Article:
This opinion piece on facts contains no facts.
I am annoyed that my middle aged onset ire has come from a seemingly decaying political system.
How lucky the generation were before me, they could be furious at the young people and their punk or drum and bass music or piercings or uncouth manners. I have to cross with the middle-aged and older as they pose, pontificate and strangle language in the hope of being in charge.
Meanwhile, in world where evidence and facts have never been more readily accessible from reputable sources, I told we have made the choice to live in a post-fact world. This isn’t really a post-fact world, there have never been more facts thrown around willy-nilly, it’s just that the facts don’t need to be based on anything factual.
Twenty-four hour news is a boy who cried wolf then lion then lynx then Gigantosaurus. By the time the evidence is in to explain that it wasn’t a wolf at all, it was just a fluffy sleeping bag, the anchor tells us to forget that, they definitely have just had a live report of a giant Boa Constrictor in YOUR NEIGHBOURHOOD RIGHT NOW.
I’m sure our cognitive dissonance used to be a little more subtle than this, now it hollers proudly and without dignity.
These are boom times for the Kruger Dunning Effect.
It doesn’t matter how you accrued your facts, what repeatable experiments you used, how many sources confirm it, they don’t mean diddley squat if they get in the way of your required ego inflating, tribal boosting, or paranoid, belief. The zealot somehow views themselves as a humble fundamentalist who happens to have the truth, while the sceptic becomes arrogant for suggesting a need for doubt and a body of evidence.
It is hard to conquer anecdote. Anecdotes stick in the way that graphs don’t.
“Let me tell you a story” is far more successful than “let me explain the X curve and the Y curve and then enlarge on the statistical scattering”. I know this is true, someone told a friend of a friend at the national graph convention, the one where that Boa Constrictor escaped.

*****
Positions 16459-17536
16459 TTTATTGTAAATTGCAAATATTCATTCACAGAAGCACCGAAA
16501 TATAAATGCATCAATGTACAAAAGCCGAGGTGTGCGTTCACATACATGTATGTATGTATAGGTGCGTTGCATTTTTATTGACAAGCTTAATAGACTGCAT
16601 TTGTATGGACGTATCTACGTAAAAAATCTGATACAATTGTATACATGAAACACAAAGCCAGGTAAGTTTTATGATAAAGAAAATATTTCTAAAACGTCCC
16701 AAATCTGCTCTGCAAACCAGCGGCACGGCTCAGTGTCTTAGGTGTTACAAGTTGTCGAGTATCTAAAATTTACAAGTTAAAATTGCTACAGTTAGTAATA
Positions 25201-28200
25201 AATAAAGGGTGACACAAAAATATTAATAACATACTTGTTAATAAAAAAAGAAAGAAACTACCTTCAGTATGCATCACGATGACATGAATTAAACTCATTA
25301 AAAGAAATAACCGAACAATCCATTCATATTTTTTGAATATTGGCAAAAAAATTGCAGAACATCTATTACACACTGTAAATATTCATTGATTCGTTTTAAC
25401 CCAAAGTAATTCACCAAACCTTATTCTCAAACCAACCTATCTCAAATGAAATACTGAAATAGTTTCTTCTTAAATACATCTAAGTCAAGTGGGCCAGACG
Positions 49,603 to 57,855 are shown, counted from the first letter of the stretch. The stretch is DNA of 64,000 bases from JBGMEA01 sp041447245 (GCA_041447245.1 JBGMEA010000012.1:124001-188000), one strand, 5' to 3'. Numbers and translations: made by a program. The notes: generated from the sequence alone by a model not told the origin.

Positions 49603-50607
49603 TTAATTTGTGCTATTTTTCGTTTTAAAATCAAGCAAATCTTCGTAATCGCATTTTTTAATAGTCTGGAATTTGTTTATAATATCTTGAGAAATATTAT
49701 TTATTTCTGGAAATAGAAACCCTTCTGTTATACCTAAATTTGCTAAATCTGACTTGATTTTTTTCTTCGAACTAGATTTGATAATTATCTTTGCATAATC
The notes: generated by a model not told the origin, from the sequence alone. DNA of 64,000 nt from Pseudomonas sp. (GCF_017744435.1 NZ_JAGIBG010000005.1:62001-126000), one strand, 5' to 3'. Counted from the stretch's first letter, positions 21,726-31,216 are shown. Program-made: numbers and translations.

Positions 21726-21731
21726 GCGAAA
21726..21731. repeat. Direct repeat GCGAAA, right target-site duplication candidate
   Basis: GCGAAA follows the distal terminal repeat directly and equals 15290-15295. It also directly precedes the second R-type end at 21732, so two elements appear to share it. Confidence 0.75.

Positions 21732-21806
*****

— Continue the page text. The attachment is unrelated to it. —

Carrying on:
Our fears are manufactured for ratings and political gain. Nothing beats the “it’s the strangers what done it” story. Actual evidence based facts are now seen as some sort of cheat, the last refuge of a scoundrel. “I know it’s true, it’s feeling I’ve got in my guts”, but as we know, guts are full of shit, too. The impenetrable language barrier that can be seen between the fundamentally religious and the hot-headed atheist, or the anti-vaxxer versus the epidemiologist, seems to have engulfed an enormous swathe of discourse. The opposition don’t merely become a group with differing ideas, they become villainous. Those caught out by a body of evidence become twitchy and gimlet eyed, muttering with acidic fear, “oh, I know you, you people…with your evidence…”. Soon the academics, the teachers, and the researchers will be denounced as pod people. With so much information out there, it might imagine we would understand it was increasingly necessary to be doubtful, though we seem to have become true believers in whatever we want to believe instead. Mind you, I may be basing that on what I saw on the news today, or maybe yesterday, I can’t be sure.
I spent the morning on a balcony in Singapore, listening to Brian Cox explain his upcoming talks.
In this discussion about the shape and structure of the universe, there is a thick trail of experiment, observation and mathematics. Hubble and Lemâitre would not be remembered now if their work had solely relied on “this funny feeling I have about the universe” and just published a bunch of crayon drawings of things that I had imagined in their head. The ideas had to leave their heads and work out ways of scrutinising and testing them and then being able to share these ideas in a comprehensible manner to others.
As we weigh ourselves down with more and more opinions, we seem to have become worse and worse at explaining why we believe what we believe. This may be okay for café conversations, but I’m not sure it spells success for retaining a civilisation.
The latest Josie and Robin’s Book Shambles, with Sarah Kendall, is HERE (plus all the previous podcasts and reading lists.)